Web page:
Richard E. Bogan was a U.S. private first class, when he received the Navy Cross after jumping on a hand grenade in what was then the Republic of South Korea’s Thua Thien Province. The Navy Cross is the second-highest decoration for heroism awarded by the U.S. Navy and the . It is presented only for extraordinary valor in combat.
Bogan, a 1967 graduate of Lebanon High School, was 41 when he died in a single-car crash in December 1990.
Now, Gerry Regan, a Marine who was there when Bogan jumped on that grenade, is working to have the Navy Cross award replaced — with the Medal of Honor, the nation’s highest military honor.
Regan is recently retired, but has been active in organizations since he was discharged from the Corps following his service in Vietnam. He is a former president of the 1st Battalion, 5th Marines branch of the 1stMarine Division Association.
Nikki Baldwin, Bogan’s daughter, met Regan in 2008 at a reunion, she said recently. She is appreciative of Regan’s efforts to earn the Medal for her father.
She provided The Lebanon Reporter a copy of a letter that could be critical evidence in Regan’s efforts, as well as other documents about her father’s service.
Regan said he and Bogan were attached to Company C, 1/5 Marines, when they encountered enemy units near the village of Thon Ha Vinh on April 12, 1968.
“He jumped on a hand grenade: It turned out to be a dud,” Regan said. Soon a second grenade landed among the Marines. Bogan jumped on that grenade, which exploded beneath him.
“He had the presence of mind, because he was wearing a flak jacket, to lie on the grenade on his side,” Regan said. That afforded greater protection and is likely why Bogan was not killed by the explosion.
“I saw him in the hospital after he jumped on the grenades,” Regan said. “He had metal fragments in every part of his body. They stabilized him, and it wasn’t long before he was sent back to the states.”
The criteria to award a Medal of Honor requires conspicuous “gallantry and intrepidity at the risk of his life” through “an act so outstanding that it clearly distinguishes their gallantry beyond the call of duty from lesser forms of bravery.”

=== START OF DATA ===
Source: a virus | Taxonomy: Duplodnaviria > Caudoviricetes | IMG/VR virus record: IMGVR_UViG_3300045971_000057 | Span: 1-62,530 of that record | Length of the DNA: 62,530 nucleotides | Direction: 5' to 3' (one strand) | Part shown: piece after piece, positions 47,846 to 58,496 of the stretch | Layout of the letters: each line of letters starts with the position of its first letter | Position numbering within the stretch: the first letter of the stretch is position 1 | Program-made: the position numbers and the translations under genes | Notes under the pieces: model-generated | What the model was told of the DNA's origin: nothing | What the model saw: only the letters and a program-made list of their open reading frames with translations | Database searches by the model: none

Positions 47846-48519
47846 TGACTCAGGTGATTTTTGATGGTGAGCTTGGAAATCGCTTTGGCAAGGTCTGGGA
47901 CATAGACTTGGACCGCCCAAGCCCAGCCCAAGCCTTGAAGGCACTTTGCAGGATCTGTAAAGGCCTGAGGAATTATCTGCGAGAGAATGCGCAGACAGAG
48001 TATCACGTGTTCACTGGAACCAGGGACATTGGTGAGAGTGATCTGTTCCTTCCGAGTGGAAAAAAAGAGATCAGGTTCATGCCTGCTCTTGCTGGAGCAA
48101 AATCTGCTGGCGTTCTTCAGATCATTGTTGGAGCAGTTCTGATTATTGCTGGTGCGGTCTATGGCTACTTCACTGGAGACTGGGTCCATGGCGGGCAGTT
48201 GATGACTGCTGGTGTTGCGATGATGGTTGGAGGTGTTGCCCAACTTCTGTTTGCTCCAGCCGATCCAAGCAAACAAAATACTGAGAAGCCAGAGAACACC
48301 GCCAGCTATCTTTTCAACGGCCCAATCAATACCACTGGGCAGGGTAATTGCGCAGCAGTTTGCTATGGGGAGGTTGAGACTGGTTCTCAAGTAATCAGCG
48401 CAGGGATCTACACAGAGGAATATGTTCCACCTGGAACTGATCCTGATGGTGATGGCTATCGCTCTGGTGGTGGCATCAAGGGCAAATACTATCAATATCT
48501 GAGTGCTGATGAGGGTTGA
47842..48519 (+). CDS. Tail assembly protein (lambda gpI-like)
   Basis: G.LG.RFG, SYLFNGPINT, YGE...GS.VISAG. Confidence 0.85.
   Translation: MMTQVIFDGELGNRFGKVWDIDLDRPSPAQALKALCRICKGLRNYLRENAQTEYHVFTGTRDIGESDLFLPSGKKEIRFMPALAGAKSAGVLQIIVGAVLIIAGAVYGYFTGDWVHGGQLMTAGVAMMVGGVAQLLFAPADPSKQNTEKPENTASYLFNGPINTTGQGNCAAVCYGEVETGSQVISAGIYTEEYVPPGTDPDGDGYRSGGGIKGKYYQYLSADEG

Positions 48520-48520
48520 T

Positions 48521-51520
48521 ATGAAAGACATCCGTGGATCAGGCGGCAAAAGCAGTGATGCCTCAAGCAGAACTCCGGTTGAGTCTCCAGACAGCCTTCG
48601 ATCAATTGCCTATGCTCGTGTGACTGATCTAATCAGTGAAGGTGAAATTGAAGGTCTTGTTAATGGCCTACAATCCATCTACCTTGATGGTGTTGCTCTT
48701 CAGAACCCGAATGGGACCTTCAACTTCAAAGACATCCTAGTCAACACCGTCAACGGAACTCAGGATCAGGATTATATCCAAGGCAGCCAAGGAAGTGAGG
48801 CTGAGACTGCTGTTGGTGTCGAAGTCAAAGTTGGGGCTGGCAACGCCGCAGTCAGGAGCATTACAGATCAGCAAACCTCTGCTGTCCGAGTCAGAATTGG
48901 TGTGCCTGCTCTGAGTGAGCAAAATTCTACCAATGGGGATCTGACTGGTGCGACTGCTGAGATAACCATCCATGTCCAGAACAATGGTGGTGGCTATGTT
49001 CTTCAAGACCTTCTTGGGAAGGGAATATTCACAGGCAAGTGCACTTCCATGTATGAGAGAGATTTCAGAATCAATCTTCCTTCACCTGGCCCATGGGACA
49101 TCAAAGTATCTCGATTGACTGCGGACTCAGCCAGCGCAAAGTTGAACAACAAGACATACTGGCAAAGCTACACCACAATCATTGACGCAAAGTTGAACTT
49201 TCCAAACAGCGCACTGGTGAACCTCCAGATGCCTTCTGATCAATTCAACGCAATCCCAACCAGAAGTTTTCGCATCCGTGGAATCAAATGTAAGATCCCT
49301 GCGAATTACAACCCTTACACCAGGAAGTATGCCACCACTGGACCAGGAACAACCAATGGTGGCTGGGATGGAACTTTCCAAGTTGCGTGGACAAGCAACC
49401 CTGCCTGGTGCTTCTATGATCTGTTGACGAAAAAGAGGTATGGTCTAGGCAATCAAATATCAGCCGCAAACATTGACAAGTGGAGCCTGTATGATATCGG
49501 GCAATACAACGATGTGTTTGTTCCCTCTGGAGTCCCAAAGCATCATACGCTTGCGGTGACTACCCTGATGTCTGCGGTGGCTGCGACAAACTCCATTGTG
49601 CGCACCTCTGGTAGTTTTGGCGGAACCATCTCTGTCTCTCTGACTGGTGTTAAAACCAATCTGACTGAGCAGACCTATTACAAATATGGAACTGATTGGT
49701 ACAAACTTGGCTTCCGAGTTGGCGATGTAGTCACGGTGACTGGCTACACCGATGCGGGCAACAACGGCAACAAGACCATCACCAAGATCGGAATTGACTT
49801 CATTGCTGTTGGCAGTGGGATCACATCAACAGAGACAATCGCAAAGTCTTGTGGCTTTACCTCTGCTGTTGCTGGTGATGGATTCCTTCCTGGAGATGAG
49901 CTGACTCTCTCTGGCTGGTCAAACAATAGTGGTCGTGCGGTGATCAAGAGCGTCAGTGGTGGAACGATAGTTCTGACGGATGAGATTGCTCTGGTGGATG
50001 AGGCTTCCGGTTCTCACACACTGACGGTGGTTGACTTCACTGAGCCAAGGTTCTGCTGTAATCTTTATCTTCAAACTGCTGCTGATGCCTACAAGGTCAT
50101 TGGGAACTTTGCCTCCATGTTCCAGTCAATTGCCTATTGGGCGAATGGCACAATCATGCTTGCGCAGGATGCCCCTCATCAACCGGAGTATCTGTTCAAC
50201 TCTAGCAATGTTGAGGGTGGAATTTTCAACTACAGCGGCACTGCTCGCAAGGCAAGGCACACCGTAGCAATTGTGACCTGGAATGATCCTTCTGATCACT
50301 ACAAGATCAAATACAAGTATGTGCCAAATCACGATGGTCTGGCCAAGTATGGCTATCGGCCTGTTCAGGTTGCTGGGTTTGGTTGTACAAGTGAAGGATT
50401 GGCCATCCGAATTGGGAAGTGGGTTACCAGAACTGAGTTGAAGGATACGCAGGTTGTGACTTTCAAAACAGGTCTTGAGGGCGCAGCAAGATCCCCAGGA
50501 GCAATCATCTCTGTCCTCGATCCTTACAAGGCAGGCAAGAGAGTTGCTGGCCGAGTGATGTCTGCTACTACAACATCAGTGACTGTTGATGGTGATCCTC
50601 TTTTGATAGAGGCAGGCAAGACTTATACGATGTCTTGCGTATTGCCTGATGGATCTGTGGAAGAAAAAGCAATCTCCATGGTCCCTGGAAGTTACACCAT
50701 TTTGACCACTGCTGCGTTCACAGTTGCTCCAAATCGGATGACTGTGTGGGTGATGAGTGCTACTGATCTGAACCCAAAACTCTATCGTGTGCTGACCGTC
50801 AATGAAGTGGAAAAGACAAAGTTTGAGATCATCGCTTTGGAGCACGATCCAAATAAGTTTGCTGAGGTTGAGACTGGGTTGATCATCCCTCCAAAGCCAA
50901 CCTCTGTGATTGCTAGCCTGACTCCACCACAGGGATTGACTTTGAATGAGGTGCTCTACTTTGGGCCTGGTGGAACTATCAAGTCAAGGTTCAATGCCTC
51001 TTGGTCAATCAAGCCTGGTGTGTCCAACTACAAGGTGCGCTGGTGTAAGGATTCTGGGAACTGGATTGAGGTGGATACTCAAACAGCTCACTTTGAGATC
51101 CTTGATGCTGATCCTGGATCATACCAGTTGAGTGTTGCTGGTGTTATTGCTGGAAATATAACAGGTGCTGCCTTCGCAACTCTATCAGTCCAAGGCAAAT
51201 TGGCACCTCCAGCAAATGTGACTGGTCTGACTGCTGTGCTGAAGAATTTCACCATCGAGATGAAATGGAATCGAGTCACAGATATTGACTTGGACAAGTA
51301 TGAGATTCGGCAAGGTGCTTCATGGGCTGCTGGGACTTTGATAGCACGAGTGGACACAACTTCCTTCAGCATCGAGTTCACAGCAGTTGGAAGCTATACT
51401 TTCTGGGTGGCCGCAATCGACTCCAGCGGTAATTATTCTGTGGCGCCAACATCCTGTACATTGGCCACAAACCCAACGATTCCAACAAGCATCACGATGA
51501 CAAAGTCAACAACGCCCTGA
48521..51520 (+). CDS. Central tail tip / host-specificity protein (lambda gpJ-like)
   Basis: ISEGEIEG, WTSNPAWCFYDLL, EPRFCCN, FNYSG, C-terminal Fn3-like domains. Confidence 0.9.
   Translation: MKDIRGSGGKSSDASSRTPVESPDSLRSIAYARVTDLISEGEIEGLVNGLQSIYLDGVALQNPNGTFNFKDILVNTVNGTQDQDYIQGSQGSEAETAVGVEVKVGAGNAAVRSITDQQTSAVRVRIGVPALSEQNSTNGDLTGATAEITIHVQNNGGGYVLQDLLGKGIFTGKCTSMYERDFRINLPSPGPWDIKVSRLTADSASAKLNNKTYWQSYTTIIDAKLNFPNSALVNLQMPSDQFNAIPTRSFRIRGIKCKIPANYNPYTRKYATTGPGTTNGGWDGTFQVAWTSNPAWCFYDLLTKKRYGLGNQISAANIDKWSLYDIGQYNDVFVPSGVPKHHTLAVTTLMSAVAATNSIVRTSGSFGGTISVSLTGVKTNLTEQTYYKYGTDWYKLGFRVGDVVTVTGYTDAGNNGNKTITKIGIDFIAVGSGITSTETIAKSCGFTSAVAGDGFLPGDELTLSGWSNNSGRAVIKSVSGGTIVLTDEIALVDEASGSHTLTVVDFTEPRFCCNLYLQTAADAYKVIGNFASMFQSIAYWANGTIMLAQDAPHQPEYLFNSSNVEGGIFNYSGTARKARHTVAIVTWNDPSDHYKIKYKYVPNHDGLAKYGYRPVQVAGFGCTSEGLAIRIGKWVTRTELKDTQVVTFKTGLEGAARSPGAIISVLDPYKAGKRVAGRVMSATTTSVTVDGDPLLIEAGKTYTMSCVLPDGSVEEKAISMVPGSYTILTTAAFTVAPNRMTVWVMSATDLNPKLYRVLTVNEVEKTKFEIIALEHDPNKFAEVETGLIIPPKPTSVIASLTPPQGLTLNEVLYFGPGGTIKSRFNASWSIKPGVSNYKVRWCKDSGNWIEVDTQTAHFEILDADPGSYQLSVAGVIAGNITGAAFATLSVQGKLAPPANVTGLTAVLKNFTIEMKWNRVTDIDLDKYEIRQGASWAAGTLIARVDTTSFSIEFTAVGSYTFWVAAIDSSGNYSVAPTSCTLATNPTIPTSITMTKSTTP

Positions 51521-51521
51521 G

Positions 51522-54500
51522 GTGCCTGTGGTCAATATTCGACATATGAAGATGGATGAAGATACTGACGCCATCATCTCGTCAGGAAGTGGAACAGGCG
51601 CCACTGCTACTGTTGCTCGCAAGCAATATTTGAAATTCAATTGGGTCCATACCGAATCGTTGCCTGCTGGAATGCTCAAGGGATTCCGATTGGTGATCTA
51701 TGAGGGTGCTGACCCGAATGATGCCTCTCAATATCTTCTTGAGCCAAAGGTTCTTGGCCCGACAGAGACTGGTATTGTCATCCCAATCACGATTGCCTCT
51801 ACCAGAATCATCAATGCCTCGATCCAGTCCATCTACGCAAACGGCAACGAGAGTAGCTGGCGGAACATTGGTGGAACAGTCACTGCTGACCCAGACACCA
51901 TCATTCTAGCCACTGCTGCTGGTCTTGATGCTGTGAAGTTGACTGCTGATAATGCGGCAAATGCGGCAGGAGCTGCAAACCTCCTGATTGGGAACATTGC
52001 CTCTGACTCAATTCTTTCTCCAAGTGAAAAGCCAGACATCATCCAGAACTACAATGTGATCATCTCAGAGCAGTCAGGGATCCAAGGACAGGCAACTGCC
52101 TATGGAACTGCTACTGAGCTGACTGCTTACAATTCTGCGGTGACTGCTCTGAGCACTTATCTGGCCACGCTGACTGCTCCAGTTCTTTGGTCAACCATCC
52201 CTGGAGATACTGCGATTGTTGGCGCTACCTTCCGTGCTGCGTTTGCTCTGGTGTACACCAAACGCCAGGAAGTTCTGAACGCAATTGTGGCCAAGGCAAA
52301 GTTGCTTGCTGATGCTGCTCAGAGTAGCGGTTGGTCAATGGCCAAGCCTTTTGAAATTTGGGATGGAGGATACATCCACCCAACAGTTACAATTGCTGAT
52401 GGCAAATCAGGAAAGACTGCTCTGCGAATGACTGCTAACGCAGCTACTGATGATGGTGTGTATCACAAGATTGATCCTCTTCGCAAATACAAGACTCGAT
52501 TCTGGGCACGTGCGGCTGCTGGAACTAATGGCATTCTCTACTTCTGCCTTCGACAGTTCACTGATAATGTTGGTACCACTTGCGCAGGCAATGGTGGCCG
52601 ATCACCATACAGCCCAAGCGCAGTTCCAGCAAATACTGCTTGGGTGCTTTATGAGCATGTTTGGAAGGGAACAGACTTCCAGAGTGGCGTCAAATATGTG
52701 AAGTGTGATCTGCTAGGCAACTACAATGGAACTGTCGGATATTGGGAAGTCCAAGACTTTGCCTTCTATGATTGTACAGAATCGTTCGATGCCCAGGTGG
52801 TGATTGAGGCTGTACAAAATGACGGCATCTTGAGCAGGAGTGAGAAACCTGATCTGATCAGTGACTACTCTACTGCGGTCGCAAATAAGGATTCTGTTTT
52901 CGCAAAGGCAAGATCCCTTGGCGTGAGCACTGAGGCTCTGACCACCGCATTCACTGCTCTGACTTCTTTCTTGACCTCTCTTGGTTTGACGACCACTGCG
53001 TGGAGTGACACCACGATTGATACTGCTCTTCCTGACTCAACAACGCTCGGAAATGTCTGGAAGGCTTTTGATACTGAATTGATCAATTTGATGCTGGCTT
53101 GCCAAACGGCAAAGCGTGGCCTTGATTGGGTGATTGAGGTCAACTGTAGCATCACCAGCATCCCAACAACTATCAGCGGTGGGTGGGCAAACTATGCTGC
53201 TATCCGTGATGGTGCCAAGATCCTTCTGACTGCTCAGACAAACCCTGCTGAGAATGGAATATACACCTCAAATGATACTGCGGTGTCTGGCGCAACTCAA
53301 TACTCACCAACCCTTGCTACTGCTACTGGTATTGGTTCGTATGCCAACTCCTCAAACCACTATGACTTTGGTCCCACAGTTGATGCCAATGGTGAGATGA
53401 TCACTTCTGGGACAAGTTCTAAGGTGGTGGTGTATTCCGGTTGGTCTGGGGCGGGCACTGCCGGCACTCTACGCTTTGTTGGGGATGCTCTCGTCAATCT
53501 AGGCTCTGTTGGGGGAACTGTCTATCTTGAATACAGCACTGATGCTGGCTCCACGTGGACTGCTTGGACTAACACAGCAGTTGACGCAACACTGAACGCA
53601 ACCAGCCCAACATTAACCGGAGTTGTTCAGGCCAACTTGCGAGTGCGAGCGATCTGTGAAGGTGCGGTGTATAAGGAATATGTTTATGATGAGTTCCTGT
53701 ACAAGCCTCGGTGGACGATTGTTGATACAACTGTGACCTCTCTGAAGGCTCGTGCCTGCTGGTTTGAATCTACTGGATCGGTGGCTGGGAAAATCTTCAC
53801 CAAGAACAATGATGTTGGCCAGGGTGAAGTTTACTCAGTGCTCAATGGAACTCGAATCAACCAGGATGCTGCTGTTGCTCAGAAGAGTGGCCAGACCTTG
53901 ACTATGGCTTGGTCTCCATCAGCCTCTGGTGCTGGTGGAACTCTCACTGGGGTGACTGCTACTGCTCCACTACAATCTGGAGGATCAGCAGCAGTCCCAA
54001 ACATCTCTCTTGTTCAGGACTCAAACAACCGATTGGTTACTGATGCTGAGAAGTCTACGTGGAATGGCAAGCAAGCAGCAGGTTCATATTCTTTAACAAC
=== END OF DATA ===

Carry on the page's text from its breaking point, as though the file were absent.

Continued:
Regan believes that leaping on two hand grenades, much less one, was clearly such “an act so outstanding.”
Bogan’s Navy Cross citation states that two grenades were thrown, but the first one “exploded harmlessly.”
The citation continues: “Almost immediately, another grenade impacted extremely close to Corporal Bogan and a companion. Disregarding his own safety, he shouted a warning to his comrade and unhesitatingly jumped on top of the missile, absorbing the blast with his body.”
The platoon sergeant wrote up a Medal of Honor commendation for Bogan, Regan said. But the company commander refused to endorse that award, he said.
“It has bothered me ever since,” Regan said. “To me, that has always been a Medal of Honor action.”
Regan decided to act after learning that President Obama in June 2015 had awarded Medals of Honor posthumously to two World War I soldiers.
He wrote the president, describing Bogan’s heroism and voicing his opinion that the act deserved the Medal of Honor.
“It took them nine months to reply,” Regan said. “They told me they had researched the information.” That is when Regan discovered that the captain had claimed the first grenade did not cause any injuries. “That made it sound more like a Navy Cross than a Medal of Honor,” Regan said.
Once he gathers the information he needs, Regan will ask the Navy Department’s Board of Decoration and Medals to reconsider Bogan’s Navy Cross and upgrade it to the Medal of Honor.
“I spoke to the top sergeant who wrote up the citation,” Regan said. “He was equally troubled.” That Marine, 1st SGT Carl. L. Stanford, died last year, he said.